The Lending Standards Board (LSB), the self-regulatory body for banks and lenders, is urging financial services firms to feed-in on how its protection Standards for business customers can help drive sustainability in financial services – while providing good outcomes for customers.
The LSB has published a report examining the provision of green finance products for SMEs, finding that while demand for, and interest in, these products is growing, many smaller businesses still face barriers accessing sustainable financial products.
This was reflected in relatively low take up: the LSB identified around 15 products currently being offered to SMEs specifically for green purposes by its registered firms. The number of customers accessing these products ranges across firms and product types from zero to 500. Green loans were the most common product offered, most of which were aimed at SMEs looking to make efficiency improvements to their premises or travel arrangements (for example, electric vehicle purchases).
Separate research from the British Business Bank (BBB) found that around half of SMEs are open to improving their environmental impact. But while 47 per cent of SMEs are open to reducing their environmental impact and 22 per cent are prepared to use finance to invest in changes, they are put off by factors like cost, capacity, and uncertainty over the lack of information on the green finance options available.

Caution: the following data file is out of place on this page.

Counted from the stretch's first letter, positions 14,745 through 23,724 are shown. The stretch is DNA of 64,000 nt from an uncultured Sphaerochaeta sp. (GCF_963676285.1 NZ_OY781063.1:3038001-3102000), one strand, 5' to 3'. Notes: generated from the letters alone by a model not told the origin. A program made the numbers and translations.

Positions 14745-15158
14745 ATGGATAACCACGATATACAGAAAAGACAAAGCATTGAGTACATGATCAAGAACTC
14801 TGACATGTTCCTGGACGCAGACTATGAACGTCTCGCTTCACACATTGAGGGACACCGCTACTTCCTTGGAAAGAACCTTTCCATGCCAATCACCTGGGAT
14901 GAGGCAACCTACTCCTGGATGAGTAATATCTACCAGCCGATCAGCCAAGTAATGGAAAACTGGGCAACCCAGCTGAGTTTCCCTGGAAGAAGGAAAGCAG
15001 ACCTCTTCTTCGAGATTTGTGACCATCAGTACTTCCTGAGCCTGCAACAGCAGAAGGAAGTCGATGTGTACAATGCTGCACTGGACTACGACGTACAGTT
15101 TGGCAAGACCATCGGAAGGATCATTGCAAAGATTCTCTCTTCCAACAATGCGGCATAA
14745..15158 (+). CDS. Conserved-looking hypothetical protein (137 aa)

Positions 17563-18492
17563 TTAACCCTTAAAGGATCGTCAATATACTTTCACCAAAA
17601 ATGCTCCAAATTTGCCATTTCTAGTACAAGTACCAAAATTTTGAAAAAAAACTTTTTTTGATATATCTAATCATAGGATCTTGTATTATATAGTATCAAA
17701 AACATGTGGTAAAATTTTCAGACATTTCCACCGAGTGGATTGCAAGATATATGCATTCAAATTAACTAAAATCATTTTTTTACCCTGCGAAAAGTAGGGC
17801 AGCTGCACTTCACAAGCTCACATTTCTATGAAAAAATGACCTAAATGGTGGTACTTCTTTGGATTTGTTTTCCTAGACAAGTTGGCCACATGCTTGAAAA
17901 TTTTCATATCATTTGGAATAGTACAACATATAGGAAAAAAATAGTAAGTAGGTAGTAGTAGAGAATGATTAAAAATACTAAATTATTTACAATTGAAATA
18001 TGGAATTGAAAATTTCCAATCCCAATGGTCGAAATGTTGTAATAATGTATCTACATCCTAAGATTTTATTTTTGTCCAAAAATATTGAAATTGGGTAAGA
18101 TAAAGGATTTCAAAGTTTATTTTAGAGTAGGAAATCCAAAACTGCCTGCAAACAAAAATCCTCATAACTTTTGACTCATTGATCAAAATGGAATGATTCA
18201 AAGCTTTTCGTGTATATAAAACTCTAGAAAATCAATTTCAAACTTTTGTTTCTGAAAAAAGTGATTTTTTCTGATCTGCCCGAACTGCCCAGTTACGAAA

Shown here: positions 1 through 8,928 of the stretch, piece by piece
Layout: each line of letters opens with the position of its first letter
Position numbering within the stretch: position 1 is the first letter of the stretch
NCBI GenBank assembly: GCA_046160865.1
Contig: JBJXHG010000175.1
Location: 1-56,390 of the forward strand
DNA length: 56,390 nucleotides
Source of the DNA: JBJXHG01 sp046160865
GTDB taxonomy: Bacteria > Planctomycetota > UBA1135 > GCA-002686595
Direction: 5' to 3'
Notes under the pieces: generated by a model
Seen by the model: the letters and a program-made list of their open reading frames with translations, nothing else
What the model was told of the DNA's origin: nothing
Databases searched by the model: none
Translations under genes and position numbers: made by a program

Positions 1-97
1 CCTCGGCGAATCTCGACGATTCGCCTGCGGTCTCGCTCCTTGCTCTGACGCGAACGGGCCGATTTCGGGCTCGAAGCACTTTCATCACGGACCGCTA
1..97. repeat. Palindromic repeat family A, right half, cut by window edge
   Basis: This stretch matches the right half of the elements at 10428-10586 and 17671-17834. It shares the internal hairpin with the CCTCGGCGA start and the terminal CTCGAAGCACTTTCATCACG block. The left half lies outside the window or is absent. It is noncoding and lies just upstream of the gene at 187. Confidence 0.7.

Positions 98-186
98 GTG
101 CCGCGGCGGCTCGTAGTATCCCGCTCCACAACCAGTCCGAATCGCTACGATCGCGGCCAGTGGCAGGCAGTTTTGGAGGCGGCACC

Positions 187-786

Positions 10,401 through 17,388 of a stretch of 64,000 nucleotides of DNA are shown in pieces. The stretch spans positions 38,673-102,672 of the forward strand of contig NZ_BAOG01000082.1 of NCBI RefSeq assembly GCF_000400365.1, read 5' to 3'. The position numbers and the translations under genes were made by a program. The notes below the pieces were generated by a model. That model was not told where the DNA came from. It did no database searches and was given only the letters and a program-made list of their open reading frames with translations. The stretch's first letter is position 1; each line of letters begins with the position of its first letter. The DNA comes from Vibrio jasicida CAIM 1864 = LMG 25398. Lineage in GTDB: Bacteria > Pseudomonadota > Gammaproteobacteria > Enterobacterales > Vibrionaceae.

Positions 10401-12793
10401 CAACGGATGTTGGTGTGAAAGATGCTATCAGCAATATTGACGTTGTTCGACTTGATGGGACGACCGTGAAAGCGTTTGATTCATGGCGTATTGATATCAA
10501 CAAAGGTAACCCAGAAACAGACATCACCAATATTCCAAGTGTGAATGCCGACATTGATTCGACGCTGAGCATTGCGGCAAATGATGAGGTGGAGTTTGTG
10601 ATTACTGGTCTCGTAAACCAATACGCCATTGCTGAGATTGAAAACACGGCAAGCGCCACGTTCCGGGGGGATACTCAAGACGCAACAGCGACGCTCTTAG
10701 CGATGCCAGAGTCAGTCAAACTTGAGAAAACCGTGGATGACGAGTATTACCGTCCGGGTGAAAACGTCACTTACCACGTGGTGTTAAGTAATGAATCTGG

The LSB also noted that SMEs have been hit by an onslaught of negative economic events over the past two years, meaning that business-as-usual and how to cope with rising costs was sucking up bandwidth. Perceived complexity was also a major factor putting businesses off.
Emma Lovell, Chief Executive of the LSB, commented that the low take up of green finance products amongst SMEs was an opportunity for banks and lenders to step up awareness and support.
“As the drive to transition to net zero continues to intensify, firms should be considering, across all finance products, how they can help customers to achieve their green objectives, whilst balancing the effects of the wider landscape. For customers looking to borrow or use finance to make changes that are positive for the environment, firms should be understanding how their products – whether they are labelled as green or sustainable, or not – can support the SME’s objectives.”
The LSB’s report also observed that most action on the regulatory front had so far been focused on disclosure requirements for large businesses, as well as the labelling of investment products: “However, the direction of travel is clear, and the wider financial services sector needs to consider how products and services are being used to support green or sustainable initiatives,” the report reads.
“In turn, this is leading both firms and SMEs to take additional steps to improve their understanding of their environmental impact and how the products they offer, or use, impact on the environment.”
A review of the Standards of Lending Practice for business customers (‘the Standards’) is currently underway, and will put the issue of green finance for SMEs under consideration for registered firms and the wider industry. The consultation will also explore how the Standards can further emphasise the expectations on firms in relation to inclusion and support for business customers in financial difficulty; as well as whether the Standards require further development regarding the digital channels used by firms to offer products to, and engage with, business customers.